Because, well, this is Texas, pulled pork has no place on the menu though Black’s does offer smoked half-pound pork chops. Even the signature sausage is ninety-percent beef. A Texas barbecue experience is all about beef and because “everything is bigger in Texas,” we’re talking behemoth beef short ribs, the type of which would tip over some cars. Each bone is nine-inches long with about two-inches of flavorful marbled beef piled on top. Each rib weighs between one pound and a pound and a half. Mass quantities of moist, flavorful beef with thick, caramelized bark are easily extricated from each rib. I’ve never had better (Sr. Plata, are you reading this?)
The cut by which any barbecue joint across Texas is judged is brisket, the national dish of the Republic despite what the Texas state legislature has decreed. Texas Monthly calls Black’s brisket process “the weirdest smoking routine in Texas.” This unique methodology involves cooking the brisket for eight hours in an all-wood rotisserie, leaving the briskets partially smoked. They’re then stored in a cooler for two days after which they’re smoked for four hours in the old brick pits. You can’t argue with results. This is the best brisket we’ve ever had–by far. Order at least a pound of it. Each quarter-inch slice is framed by a flavorsome, caramelized bark worthy of the sobriquet “meat candy.” So is the descriptor “melt-in-your-mouth.” Black’s brisket is akin to a life-altering religious experience, so good it may have ruined us for any brisket outside of Texas.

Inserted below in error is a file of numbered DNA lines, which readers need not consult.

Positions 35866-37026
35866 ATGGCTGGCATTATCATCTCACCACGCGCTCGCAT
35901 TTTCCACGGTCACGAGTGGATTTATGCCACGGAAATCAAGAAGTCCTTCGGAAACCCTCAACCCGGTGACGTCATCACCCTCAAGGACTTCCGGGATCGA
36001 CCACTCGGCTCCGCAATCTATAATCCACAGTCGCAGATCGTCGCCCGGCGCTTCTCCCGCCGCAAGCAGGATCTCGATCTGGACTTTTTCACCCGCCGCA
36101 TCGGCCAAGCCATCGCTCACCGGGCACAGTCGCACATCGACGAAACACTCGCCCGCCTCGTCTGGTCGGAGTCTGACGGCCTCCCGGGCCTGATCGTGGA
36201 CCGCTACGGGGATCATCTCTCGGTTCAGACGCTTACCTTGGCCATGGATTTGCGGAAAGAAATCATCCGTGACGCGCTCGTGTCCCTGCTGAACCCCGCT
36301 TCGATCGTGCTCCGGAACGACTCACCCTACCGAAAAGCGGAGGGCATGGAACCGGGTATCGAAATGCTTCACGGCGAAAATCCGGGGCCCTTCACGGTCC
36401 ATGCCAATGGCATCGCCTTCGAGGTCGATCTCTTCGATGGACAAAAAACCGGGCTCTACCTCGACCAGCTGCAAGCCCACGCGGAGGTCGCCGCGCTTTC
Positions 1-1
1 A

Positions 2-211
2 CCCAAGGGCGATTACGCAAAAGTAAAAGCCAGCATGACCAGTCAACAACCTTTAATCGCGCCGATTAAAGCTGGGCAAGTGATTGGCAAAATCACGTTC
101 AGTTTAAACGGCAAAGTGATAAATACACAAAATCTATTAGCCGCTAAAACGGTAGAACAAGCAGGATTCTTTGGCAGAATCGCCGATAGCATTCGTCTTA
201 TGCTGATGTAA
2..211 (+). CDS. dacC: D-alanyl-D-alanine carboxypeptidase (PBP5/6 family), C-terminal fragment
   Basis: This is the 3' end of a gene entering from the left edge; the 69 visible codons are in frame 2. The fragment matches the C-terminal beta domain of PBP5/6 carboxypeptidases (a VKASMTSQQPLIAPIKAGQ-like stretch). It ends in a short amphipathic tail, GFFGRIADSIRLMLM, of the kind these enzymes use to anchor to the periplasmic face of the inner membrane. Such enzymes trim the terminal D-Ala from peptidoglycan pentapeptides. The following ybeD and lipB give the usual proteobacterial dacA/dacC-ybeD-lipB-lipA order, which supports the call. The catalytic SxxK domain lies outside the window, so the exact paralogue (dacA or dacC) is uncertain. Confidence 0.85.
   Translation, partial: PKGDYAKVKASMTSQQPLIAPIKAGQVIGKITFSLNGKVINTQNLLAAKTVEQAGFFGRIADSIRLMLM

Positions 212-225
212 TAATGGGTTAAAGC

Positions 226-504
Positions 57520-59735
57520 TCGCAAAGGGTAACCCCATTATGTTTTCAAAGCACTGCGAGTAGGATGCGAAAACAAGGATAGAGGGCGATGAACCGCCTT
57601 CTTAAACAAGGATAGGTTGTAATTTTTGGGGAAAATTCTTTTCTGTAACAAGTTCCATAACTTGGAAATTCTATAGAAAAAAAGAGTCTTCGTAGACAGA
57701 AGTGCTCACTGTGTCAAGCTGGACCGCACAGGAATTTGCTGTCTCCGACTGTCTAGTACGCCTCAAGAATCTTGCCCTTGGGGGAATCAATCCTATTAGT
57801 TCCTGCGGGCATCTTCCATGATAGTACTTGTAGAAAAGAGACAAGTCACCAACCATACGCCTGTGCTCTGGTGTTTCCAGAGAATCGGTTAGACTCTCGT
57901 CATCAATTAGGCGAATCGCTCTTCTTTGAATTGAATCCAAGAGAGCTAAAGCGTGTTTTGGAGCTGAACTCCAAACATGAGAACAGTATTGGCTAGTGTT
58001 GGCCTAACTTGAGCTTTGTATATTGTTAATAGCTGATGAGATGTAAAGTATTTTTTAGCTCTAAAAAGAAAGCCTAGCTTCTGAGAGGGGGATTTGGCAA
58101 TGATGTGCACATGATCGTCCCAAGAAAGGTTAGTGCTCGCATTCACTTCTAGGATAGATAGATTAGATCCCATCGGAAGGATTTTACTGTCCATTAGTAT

“Texas must have great chickens, too,” my Kim declared when I questioned her choice of a half chicken. Indeed it does. Black’s claims to serve the largest chickens in Lockhart. They arrive at the peak of deliciousness through the process of being slowly smoked over local local post oak. As readers of Gil’s Thrilling… know, chicken usually leaves your humble blogger in a state of dissatisfied torpor. Not so at Black’s. Unlike almost every other smoked chicken I’ve experienced, this barbecue chicken was beguiling even sans sauce. Had it not been painful to pry myself away from the brisket and beef rib, I would have made like a chicken thief and eaten more than a couple pieces of it.
Forgive me if a previous paragraph left you with the impression that the sides are pedestrian. They’re not! It’s just that we drawn to the smoked meats like paparazzi are drawn to celebrities. In fact, even if Black’s didn’t serve the most bodacious barbecue, we’d visit this Texas institution just for the sides, especially the potato salad, green beans, creamed corn and two types of coleslaw. Desserts–peach cobbler, pecan cobbler, banana pudding and ice cream–are also available, but give me more of the aforementioned meat candy for dessert. There’s none better in Texas. That means there’s none better anywhere!
215 North Main Street
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LATEST VISIT: 21 November 2018
# OF VISITS: 1
BEST BET: Beef Ribs, Brisket, Chicken, Potato Salad, Coleslaw, Green Beans, Creamed Corn
7 thoughts on “Black’s Barbecue – Lockhart, Texas”
Yes, Sr Plata is both reading this drooling as he is filled with jealousy over the deliciousness of the Beef Rib extravaganza! One day, I willl have to follow in your footsteps and eat beef ribs a plenty. Glad you are having a great time, my Friend!
More than anyone I know, you would love Austin’s restaurants–chicken fried steak the size of a pizza, beef ribs the size of your arm. It’s a carnivore’s delight.
I prefer beef ribs over pork most any day (depending on preparation, etc., of course). If you think about it, the beef rib is just the beginning of a rib-eye steak (my favorite cut of meat), as it comes from the same “area” of the cow.
Only place I can find beef ribs in town is at Powdrell’s…
Alas, lest I repeat myself with an observation (which often bears repeating…), I would offer to share that The Best of Enchanting Ribs are as El Pinto defines them: “Our signature baby back ribs are grilled, then marinated in red chile overnight, and slow baked until they fall off the bone. An El Pinto original recipe and favorite.”
I.e. ya just can’t BBQ ribs and slather them with Red Chile, IMHO.